GUEST BLOG: Q&A With New Memoir Author Jane Sweeney
Jane Sweeney’s book has been umpteen years in the making. This year she finally did it — her memoir is published and out!
I asked her to share her how-did-you-do-it story with our readers. Hope you’ll find inspiration in Jane’s story, and encouragement to keep pursuing your own writing and publishing dreams!
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A Quick Introduction:
Jane Sweeney grew up in the Sixties in a suburb of L.A. That meant quirky opportunities like getting to ride Zorro’s horse, and being hired to be an “Indian Maiden” at Disneyland. Plus a great college education for just $54 per semester.
Then, when Jane was just 34, her mother died. That opened a whole new world, eventually leading her to a career as a hospice director during the AIDS pandemic of the Eighties. And as only Jane could do, she’s got the funniest stories about that!
Really?! Hospice and humor?! You bet. Jane’s learned to leaven everything with humor, she says, because people will listen if what you’re saying is funny.
And funny she is. (I keep telling her she should try stand-up comedy.) Her acknowedgments page includes all the usual suspects . . . and coffee. Her early favorite song: “My Country Tisathee.” And you gotta love the image of motorhome trips spent reading to the kids, while husband Tom yelled, “Look out the window for God’s sake, it’s the Grand Canyon!”
Jane has wanted to tell her stories for years. They’re filled with the love of all the things Jane herself loves: family, animals, and navigating life’s hurdles with hope and humor.
More than ten years in the making, Jane’s book is now out. And here’s Jane to tell how she did it!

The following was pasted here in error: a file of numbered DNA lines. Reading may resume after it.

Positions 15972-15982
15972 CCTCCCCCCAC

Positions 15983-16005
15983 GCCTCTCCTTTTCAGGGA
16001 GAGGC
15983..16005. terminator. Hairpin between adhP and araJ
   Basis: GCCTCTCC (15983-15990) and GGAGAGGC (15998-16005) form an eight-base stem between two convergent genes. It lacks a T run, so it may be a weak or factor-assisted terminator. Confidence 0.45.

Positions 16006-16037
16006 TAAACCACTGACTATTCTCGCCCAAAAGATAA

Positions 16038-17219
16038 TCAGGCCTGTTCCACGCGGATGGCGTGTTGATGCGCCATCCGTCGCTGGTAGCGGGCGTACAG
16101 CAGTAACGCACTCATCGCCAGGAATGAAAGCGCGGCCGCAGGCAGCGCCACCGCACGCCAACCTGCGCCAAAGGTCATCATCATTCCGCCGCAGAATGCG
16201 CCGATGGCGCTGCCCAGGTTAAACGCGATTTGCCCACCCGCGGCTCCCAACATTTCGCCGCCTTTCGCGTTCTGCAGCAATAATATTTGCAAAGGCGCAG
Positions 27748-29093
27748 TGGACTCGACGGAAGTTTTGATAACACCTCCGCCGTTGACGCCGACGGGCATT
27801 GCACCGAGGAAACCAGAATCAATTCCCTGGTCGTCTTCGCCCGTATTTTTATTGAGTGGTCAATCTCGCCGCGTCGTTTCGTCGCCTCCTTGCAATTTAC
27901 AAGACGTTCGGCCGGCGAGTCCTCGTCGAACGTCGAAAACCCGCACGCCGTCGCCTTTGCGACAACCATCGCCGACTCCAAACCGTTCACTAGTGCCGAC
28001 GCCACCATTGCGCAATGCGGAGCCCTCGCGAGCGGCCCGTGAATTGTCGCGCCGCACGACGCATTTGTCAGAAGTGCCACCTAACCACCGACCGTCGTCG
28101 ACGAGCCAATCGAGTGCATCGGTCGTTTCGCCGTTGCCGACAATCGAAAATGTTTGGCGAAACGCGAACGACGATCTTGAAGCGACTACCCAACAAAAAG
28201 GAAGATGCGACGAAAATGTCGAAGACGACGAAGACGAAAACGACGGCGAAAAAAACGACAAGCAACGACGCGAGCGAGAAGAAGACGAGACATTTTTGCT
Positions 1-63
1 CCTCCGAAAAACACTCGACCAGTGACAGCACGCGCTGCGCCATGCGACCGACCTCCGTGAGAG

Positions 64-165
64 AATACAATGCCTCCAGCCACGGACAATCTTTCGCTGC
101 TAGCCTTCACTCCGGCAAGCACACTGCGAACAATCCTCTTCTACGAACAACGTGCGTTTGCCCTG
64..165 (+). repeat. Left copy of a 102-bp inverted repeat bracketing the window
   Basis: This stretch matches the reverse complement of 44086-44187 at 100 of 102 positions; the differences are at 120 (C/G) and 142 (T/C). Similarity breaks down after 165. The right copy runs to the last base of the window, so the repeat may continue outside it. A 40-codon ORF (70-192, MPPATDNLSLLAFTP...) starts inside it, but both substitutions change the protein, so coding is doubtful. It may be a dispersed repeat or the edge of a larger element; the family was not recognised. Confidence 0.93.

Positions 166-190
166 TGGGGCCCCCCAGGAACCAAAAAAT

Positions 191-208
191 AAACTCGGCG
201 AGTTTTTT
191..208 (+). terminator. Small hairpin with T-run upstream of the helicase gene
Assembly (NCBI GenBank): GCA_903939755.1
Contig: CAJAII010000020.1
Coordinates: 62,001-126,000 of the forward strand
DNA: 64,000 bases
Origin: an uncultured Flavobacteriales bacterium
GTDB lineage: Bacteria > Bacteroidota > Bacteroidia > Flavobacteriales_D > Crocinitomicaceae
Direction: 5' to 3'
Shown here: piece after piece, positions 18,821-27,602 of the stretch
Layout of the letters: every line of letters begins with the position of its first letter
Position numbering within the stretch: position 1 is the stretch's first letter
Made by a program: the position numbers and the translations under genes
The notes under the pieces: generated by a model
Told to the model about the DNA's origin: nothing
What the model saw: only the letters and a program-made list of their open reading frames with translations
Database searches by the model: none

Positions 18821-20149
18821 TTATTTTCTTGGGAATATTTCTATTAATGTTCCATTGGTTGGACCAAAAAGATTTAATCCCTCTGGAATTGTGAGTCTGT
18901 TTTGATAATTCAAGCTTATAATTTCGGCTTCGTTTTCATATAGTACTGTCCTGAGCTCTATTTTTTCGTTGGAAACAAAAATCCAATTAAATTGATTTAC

Q&A With Jane Sweeney: Q: What made you MOST want to write your book? Is it just for your own family, or who else do you hope will read it?
A: Two things made me want to write my book. The first was to tell my stories. I wanted people to hear what I had to say! The second thing was to tell about my experience with Hospice. I wanted to tell people how it started, and what it can provide.
Q: What was the biggest hurdle for you in writing your book? And how did you overcome it?
A: I’ve been writing this book off and on for about ten years or more. Something funny or unusual would happen, and I would say, “That’s going in the book!” Because I though a record should be kept. Then as I got older I began to think people might be able to learn something from my experiences. I love to tell my stories, and sometimes people laughed, which just encouraged me. As you will see in the book, I think all of us just want to be heard.
My biggest hurdle was just inertia. There are always so many other things that need doing. I had to make the book a priority.
Q: What kept you going with this project when the “going” got tough?
A: I like to think that when I say I’m going to do something, I do it. I had notebooks with “My Story” and “Memoir” on them for YEARS. I got tired of looking at them. Once I passed the age my mother was, when she died, I felt even more pressure. What if I didn’t live any longer? The stories would all be lost. And part of what kept me going was your book, From Stuck to Finished, and your wonderful words of encouragement: “Don’t give up, you’re almost there.”
Q: What’s the biggest take-away that you hope readers will get from your memoir?
A: The biggest take-away I hope readers get is that life is full of amazing moments. Share them. Also I want people to know they are good enough. After all, I thought I was good enough to write my story!
Q: Do you have any advice for other people working on their memoir?
A: My advice is, don’t give up! We all want to be heard, and your story may help or inspire someone. If you don’t write it down, it will be gone when you are gone.